Looking forward to Maggie's new adventure. Maggie rocks!

Gina Lee Nelson

Tuesday, May 27, 2008 at 6:17:00 PM EDT  
Blogger Nature Nut /JJ Loch said...

Rosemary, I haven't read much YA but you're giving me the yearning too. There is a tortured teenager left inside me that could use some nourishing. If I could go back to the prom...I wouldn't wear that awful wig :D Who gave me that advice anyway? I have to go back and find her.

Hugs, Nancy

Tuesday, May 27, 2008 at 6:28:00 PM EDT  
Anonymous Tracy said...

What a terrific post! I've been putting together a list of titles to pick up for my family for summer reading, and Prom Dates just made the list for my daughter. Heck, probably me too!

Tuesday, May 27, 2008 at 6:28:00 PM EDT  
Blogger Liane Gentry Skye said...

Rosemary, what fresh, fun concepts. WHat's not to love about prom night demonic cargage? :D

I wanted to be a YA writer and ended up pubbing in sensual romance.

Go figure LOL. Going to check your books out for my dd's birthday. (Yeah, yeah, I'll read them, too. :D)

Tuesday, May 27, 2008 at 6:29:00 PM EDT  
Blogger Merri said...

Great blog! You are so write. I loved science fiction and fantasy as a kid. Unfortunately, most of what I had access to during my YA years often had women in weak, passive and gratuitous roles. Fortunately that is not the case today. Even though I am an adult, I have a desire to read some of the newer YA books and capture what missed when I was a YA! Thanks for a great blog.

Tuesday, May 27, 2008 at 7:03:00 PM EDT  
Anonymous chris k said...

Apparently I'm a way cool mom for buying my daughter an autographed copy of Prom Dates -

My daughter and her friends can hardly wait for August and Hell Week.

Though I'm pretty sure after heading the junior prom committee this year, my daughter's convinced you don't need demons to make prom week hell!! lol.

Knock 'em dead.

Tuesday, May 27, 2008 at 8:09:00 PM EDT  
Blogger Lis said...

I LOVED Prom Dates From Hell. Cannot wait for the sequel :o)

And I have to say, your description of high school sounded a lot like the way I describe it.

Tuesday, May 27, 2008 at 8:37:00 PM EDT  
Blogger cindy said...

i'm with you. i was always a big fantasy fan and set out to write an asian fantasy (which just sold last week, hurrah!) BUT when i began querying, agents said to me, are you sure this isn't YA?

uh, what??!

so i began querying YA agents and the book sold as a YA asian fantasy. who knew?

i definitely am drawn to the anything is possible realm of fantasy combined with the heady feelings of being a teen. everything mattered so much more back then. thanks for a great post! checking out your website now--your book covers are awesome!

Tuesday, May 27, 2008 at 11:25:00 PM EDT  
Anonymous Nancy Kay Bowden said...

"Maybe sparkly vampires are the new unicorn."

Rosemary, you are just so quotable!
Even your blogging sings! Great post!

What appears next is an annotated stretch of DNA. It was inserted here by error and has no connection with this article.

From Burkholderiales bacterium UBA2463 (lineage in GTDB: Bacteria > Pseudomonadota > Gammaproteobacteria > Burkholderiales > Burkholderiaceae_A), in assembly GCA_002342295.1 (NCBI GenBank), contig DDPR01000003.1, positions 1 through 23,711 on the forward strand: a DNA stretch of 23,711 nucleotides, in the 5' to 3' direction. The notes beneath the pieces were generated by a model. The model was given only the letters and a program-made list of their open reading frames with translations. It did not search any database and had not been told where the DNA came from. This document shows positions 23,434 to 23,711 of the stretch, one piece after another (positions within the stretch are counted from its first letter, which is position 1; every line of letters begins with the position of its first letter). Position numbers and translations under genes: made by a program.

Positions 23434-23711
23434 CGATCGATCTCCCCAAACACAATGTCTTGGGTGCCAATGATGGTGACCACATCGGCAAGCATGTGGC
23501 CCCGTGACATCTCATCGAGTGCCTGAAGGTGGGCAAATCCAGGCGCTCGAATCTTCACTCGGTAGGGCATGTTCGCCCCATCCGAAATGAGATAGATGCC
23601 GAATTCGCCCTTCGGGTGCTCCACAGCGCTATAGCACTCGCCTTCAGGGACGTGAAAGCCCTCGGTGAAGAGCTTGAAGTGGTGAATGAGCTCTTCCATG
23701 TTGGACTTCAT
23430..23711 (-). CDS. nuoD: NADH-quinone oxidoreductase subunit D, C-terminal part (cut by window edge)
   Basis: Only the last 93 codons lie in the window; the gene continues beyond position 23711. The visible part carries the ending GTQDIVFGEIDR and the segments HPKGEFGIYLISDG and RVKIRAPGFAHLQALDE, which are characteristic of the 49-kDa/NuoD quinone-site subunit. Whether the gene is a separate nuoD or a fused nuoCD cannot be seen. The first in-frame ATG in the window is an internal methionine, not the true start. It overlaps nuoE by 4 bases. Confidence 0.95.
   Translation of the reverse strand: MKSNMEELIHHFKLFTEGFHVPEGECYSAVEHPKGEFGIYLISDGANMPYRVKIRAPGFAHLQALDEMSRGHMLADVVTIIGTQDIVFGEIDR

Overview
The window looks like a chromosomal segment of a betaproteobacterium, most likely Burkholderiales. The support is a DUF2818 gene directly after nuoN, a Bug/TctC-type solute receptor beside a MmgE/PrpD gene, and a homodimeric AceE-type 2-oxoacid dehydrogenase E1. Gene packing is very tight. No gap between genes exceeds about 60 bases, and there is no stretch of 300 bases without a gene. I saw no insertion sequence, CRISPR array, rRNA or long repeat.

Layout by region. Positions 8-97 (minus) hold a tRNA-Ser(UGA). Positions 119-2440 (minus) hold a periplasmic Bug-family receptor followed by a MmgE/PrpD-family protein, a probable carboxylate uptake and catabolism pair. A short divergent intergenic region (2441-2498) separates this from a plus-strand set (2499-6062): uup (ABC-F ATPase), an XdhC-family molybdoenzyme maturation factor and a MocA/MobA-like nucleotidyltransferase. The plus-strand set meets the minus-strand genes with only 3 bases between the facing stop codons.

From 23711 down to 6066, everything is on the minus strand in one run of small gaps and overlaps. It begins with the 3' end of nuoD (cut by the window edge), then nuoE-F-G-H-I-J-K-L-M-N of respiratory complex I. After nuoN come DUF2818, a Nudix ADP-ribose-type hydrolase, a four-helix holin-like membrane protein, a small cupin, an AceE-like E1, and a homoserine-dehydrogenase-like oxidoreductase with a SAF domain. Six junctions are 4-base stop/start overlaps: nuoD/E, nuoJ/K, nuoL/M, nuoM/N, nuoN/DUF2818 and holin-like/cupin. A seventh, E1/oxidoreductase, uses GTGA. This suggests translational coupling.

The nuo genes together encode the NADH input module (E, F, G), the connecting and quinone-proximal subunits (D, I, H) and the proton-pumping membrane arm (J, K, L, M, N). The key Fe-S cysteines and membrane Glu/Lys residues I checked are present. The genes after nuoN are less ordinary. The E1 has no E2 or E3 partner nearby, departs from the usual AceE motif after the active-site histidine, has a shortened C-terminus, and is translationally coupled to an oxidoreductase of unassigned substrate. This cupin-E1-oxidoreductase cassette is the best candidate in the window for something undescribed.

Wednesday, May 28, 2008 at 9:18:00 AM EDT  
Blogger Susan Adrian said...

Good God, you mentioned Douglas Adams, Susan Cooper, and Madeleine L'Engle in one post. I think you are my long-lost secret mind-twin.

Oh, and I write YA fantasy too. :)

Wednesday, May 28, 2008 at 10:51:00 AM EDT  
Blogger Rosemary Clement-Moore said...

Well, I'm new to Blogger, and I tried to add a comment yesterday, so lets see if this works better!

I just wanted to say thanks! For all the comments and welcome and all. I can tell I'm among kindred spirits* around here. Thanks everyone!

*Another YA allusion, though not fantasy. For some reason, I have also always been fond of red-headed, over-dramatic Anne Shirley, too. (Long live over-dramatic redheads.)

Wednesday, May 28, 2008 at 12:42:00 PM EDT  
Blogger Trish said...

Ha! Maybe ‘demonic carnage’ would be an improvement for some of us, Rosemary. In my forties, I think I’m still figuring out my place in the world, or perhaps I just like to travel to new “places” in YA books, maybe both. On occasion, I still like the telepathic dragons, too – can’t wait for Paolini’s third book coming out in a few months.  Thanks for giving us some fun new summer reads! Oh, and I think you got it right: vampires seem to be the new unicorn. Fine by me!

Wednesday, May 28, 2008 at 1:49:00 PM EDT  
Blogger Cara King said...

I love almost all the same authors as you, Rosemary, except that (for some bizarre reason) I could never warm up to A Wrinkle in Time.

I know. Heresy. But there it is.

But surely I make up for it by adoring Susan Cooper, McCaffrey's Harper Hall books, Douglas Adams, Robin McKinley, Diana Wynne Jones, et al??? :-)

Oh, and poor Spidey has plenty to whine about...everyone he likes keeps dying! Or stealing his sandwich. Or something. (And both can be traumatic when you're a teen.) ;-)


Wednesday, May 28, 2008 at 3:13:00 PM EDT  
Anonymous Ginnie Siena Bivona said...

In my humble opinion life without a lot of sparkle isn't worth living. Cheap sequins to the Hope Diamond, if it glitters it's got to be good. And Rosemary sparkles both as a writer and as a person! Way to go girl!

Wednesday, May 28, 2008 at 5:16:00 PM EDT  
Blogger Diana Peterfreund said...

Personally hoping that unicorns are the new sparkly vampire, but that's just me.

Thursday, May 29, 2008 at 7:12:00 AM EDT  
Anonymous Donna Maloy said...

Rosemary, good fantasy wasn't as easy to come by years ago. Madeleine L'Engle and Tolkein were about it -- unless you invaded the boys' books -- science fiction. There the fantasy was cool, but not romantic. Then Dragonriders came along and suddenly I could fill my bookshelves with good romantic, fantasy reads. They're getting better every day. And even the "boys'" books are putting romance in. Fantasy is IN!

Thursday, May 29, 2008 at 9:07:00 AM EDT